This item has been sold, but you can get on the Waitlist to be notified if another example becomes available, or purchase a digital scan.

1747 Boitard Celestial Map of the Constellations from the Farnese Atlas

XXIV. - Main View

1747 Boitard Celestial Map of the Constellations from the Farnese Atlas


Oldest known depiction of the celestial spheres - from the Farnese Atlas.


  1747 (undated)     12 x 20.5 in (30.48 x 52.07 cm)


A highly unusual 1747 illustration of the celestial globe on the 2nd-century AD Roman sculpture known as the Farnese Atlas. It was drawn by Louis-Philippe Boitard and printed for Joseph Spence's Polymetis. This double hemisphere celestial is unique in that the constellations, including the Zodiac, are beautifully engraved in figural form, but the map does not depict any actual stars. The lines of the meridian and the Zodiac are however present. There are two, blacked out zones, reflecting areas covered by the head, and hands of the sculpture.
The Farnese Atlas
The Farnese Atlas is a 2nd-century AD Roman marble sculpture of Atlas supporting a celestial globe. It is considered the oldest extant statue of Atlas, a Titan of Greek mythology. Atlas was cursed by Zeus to hold up the sky. The sphere shows the night sky as seen from outside the outermost celestial sphere, with low reliefs depicting 41 (some sources say 42) of the 48 classical Greek constellations distinguished by Ptolemy, including Aries (Ram), Cygnus (Swan), and Hercules. The celestial globe supported by the Atlas is itself the oldest known representation of the celestial spheres and classical constellations. The sculpture is at the National Archaeological Museum of Naples, in Italy.
Publication History
This is one of 41 plates, not all celestial, that Boitard prepared for the Polymetis. The Polymetis attempted to reconcile classical art and mythology. It was published in 1747 by R. Dodsley. It was an influential work, treasured by such luminaries as Thomas Jefferson, among others.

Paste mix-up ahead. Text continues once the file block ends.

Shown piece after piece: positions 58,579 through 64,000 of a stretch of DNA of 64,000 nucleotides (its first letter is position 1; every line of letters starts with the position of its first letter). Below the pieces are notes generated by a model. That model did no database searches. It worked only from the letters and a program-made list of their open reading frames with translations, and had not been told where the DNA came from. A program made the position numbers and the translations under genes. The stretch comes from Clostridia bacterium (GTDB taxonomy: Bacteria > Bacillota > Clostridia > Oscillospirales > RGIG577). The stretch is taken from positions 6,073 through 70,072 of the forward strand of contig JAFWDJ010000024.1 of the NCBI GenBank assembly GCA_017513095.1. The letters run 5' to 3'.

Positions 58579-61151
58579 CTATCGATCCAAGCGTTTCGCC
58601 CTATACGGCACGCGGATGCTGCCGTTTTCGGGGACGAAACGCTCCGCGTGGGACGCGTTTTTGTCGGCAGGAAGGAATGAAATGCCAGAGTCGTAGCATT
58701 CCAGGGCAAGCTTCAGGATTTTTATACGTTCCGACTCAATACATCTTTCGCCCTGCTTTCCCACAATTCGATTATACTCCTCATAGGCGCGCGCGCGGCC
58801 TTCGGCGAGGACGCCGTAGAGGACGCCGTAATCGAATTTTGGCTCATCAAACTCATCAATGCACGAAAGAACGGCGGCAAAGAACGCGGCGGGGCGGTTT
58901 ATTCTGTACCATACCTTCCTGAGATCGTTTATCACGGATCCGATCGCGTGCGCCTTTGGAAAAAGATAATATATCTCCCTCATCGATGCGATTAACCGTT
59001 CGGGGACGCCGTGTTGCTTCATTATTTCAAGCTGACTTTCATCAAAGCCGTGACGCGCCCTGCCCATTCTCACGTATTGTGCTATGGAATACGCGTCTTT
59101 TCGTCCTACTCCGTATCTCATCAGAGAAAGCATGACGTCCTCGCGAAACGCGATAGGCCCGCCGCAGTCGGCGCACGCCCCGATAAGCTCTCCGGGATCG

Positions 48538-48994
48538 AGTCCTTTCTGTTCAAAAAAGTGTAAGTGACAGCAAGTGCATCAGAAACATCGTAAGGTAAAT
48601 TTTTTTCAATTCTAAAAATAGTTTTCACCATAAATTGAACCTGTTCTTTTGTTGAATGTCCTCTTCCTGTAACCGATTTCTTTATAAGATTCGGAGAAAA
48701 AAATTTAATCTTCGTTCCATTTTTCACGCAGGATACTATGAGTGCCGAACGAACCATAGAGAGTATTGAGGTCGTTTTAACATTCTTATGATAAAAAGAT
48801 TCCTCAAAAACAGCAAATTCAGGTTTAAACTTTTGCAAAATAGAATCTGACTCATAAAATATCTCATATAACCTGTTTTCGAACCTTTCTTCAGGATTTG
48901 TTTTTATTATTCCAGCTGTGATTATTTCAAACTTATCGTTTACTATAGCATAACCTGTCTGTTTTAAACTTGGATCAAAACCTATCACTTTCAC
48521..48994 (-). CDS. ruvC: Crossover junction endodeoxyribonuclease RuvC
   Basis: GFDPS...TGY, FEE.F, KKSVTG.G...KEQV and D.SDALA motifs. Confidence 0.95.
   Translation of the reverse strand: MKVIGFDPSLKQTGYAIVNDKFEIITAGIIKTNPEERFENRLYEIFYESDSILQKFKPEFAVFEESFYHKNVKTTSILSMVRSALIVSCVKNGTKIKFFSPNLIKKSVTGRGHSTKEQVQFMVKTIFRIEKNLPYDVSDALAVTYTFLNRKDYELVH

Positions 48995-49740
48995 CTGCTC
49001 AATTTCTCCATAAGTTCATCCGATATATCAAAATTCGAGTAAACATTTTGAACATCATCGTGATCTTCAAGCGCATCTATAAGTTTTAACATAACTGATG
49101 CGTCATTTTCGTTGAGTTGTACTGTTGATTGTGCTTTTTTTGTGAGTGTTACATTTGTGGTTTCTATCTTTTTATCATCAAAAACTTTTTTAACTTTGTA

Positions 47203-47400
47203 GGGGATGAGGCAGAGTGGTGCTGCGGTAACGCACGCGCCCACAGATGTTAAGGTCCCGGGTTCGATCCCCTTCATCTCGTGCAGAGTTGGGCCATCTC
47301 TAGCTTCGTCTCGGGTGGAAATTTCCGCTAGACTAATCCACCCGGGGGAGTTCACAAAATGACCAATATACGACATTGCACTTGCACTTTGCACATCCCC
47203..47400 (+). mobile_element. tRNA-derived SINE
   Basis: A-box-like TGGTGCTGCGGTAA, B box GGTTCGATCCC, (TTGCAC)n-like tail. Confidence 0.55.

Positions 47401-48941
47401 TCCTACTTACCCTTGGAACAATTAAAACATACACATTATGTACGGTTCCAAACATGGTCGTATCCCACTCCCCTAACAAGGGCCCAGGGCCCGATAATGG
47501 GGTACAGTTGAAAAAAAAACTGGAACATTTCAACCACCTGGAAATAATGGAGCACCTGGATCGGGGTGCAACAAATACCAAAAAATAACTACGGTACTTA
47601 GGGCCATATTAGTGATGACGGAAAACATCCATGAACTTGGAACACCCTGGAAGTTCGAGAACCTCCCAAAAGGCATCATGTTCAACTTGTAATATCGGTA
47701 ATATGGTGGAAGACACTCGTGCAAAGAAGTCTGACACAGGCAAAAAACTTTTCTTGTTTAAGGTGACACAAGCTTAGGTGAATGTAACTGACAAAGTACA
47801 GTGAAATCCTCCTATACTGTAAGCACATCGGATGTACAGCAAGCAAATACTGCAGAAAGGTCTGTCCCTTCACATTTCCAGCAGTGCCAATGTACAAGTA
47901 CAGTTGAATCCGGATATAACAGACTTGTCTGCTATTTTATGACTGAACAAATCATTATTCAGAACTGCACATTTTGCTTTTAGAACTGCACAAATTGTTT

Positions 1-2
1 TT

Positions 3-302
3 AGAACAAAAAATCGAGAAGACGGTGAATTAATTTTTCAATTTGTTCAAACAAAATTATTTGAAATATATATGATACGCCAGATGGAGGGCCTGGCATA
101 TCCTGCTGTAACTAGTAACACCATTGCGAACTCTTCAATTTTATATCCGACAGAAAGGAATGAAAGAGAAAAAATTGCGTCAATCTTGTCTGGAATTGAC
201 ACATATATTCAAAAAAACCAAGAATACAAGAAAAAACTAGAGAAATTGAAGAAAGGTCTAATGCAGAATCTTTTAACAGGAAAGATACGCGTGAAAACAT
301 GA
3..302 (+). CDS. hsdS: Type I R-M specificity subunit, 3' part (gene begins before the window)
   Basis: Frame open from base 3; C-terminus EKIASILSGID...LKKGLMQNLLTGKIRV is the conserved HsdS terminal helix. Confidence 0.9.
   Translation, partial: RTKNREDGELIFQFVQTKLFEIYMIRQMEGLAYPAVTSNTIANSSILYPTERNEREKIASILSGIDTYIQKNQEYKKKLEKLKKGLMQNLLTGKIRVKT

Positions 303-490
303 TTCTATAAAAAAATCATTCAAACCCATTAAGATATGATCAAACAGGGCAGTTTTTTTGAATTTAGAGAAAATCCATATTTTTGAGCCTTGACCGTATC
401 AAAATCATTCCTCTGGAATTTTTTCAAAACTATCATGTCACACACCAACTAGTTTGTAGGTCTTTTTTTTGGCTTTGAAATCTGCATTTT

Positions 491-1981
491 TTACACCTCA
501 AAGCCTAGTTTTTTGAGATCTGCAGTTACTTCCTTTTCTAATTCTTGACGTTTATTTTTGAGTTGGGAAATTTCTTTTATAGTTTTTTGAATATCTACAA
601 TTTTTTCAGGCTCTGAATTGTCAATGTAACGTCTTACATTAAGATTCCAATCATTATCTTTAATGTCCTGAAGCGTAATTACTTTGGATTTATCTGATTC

Joseph Spence (April 28, 1699 – August 20, 1748) was an English historian, literary scholar, and anecdotist, who spent the majority of his life traveling throughout Europe. During these travels, he wrote many of his most distinguished pieces, and received inspiration for other literary works and lectures he went on to give at Oxford. Alexander Pope became a life-long friend to Spence and heavily influenced his work. Due in part to this friendship, Spence was elected the Oxford Chair of Poetry in 1728, and went on to become a professor of modern history at Oxford in 1742. After publishing Polymetis, Spence used his profits to fulfill his love of gardening, and he continued to produce literary works (both published and unpublished) until his death. More by this mapmaker...

Louis-Philippe Boitard (fl. 1733 - 1758) was a French-born engraver active in London during the middle part of the 18th century. He was born in Paris and relocated to London with his father François Boitard (1670 – 1719), a baroque painter, as a young man. Boitard mastered engraving under the tutelage of Raymond Lafage. His most notable work is the compilation and engraving of 41 plates in total for Joseph Spence's Polymetis. At the time of his death he was based in England. Learn More...


Spence, J., Polymetis, (London: Dodsley) 1747.    


Very good. Slight centerfold discoloration and wear on original fold lines. Plate mark visible.